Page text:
Wednesday, July 17, 2013

Is it Clear Sailing for Casey Lake?

By Bill Bartodziej, Ecologist, RWMWD

The natural shoreline buffer along Casey Lake Park.

With the apparent loss of the carp population over the winter, all eyes have been peeled on how the Casey Lake system will respond.  Will we see crystal clear water?  Will the aquatic plants take off? Will the stocked bluegill spawn?

In spring, the water clarity had substantially increased from years past.  But would this water quality response be evident in the heat of the summer?  As we write this, we can report that Casey is still clear.  In fact, it is quite easy to see the Casey Lake bottom down to a maximum depth of three feet.  Over the last decade, summer meant murky water for Casey.  This was, in part, due to an abundance of carp that stirred up the lake bottom sediments.  These rough fish are also linked to increasing phosphorus in lake systems.  In Casey, it is likely that carp were responsible for big algal blooms that turned the water green.  The changes that we are seeing out there this year are pretty dramatic.

A submersed rock on the Casey lake bottom, and duckweed floating above.

 We have water quality data to support our casual observations.  Watershed and lake managers use “Chlorophyll-a” to measure how much algae is in the water.  Our watershed uses a grading scale, A to F, to report cholorphyll a measurements.  A lot of chlorophyll-a, typically over 50 ug/l in our watershed, signals water quality problems.  Below is a graph for Casey Lake:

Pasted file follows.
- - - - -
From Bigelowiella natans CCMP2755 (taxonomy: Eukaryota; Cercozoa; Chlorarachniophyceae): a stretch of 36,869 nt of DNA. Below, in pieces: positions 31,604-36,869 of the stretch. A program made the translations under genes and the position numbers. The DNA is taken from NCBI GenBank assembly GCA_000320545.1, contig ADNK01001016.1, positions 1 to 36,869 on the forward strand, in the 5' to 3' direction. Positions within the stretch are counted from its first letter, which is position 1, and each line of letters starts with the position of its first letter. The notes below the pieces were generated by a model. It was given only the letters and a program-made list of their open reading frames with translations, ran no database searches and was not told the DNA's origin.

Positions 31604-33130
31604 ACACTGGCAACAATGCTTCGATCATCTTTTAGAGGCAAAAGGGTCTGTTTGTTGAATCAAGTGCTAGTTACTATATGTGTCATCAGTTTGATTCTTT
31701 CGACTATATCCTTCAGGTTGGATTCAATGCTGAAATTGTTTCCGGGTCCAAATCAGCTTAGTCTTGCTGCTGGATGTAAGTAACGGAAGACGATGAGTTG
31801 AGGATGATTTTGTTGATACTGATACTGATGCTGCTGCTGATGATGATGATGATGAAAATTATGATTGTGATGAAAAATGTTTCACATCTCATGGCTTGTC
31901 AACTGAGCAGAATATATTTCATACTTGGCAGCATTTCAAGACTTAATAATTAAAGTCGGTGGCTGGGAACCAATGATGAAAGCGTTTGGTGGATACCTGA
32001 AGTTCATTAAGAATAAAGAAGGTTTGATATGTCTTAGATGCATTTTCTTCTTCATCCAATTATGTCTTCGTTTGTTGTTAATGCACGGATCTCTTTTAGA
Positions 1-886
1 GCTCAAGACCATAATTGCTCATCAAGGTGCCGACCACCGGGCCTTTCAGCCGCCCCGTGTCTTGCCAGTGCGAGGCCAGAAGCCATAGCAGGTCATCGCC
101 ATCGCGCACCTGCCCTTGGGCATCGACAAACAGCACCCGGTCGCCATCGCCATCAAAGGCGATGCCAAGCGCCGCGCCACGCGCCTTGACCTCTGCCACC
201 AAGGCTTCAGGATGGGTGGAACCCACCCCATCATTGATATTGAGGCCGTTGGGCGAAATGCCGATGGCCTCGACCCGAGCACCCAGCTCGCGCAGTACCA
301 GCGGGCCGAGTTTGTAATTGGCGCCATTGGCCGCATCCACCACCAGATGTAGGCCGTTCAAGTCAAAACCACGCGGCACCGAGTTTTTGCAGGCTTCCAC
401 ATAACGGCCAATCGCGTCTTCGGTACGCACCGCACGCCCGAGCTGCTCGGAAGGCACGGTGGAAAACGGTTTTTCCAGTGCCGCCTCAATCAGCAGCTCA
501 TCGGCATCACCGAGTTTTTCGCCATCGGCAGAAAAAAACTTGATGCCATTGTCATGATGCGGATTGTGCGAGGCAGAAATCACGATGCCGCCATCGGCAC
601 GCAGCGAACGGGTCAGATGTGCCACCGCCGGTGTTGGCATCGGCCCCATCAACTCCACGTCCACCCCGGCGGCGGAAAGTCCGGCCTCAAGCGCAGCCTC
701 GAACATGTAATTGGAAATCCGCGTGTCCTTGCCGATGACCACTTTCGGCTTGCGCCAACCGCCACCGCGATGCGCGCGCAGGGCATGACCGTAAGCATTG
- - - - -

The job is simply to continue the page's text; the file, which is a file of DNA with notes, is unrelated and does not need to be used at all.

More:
From 2009-2012, chlorophyll-a in Casey Lake was in the D to F range, large algal blooms made it extremely difficult to see more than a foot into the water.  So far this year, chlorophyll a values have jumped significantly into the A range.  This dramatic change in water quality is likely due to the elimination of carp in the system.  

With the increased water clarity, we are starting to see more aquatic plant growth on the lake bottom.  This type of plant growth increases the ecological stability of Casey Lake.  If you take a stroll and stop at the access points in Casey Lake Park, you will see a few bluegill spawning “beds” about 10-15 feet off the shoreline.  These beds are clear circles in the sand about 10-12” in diameter.  This is a good indication that the stocked bluegill survived and are actively reproducing.  The U of MN research team will be electro-fishing in the next couple of weeks to come up with data on the fish community in Casey Lake. 

Please stay tuned for another update this fall!


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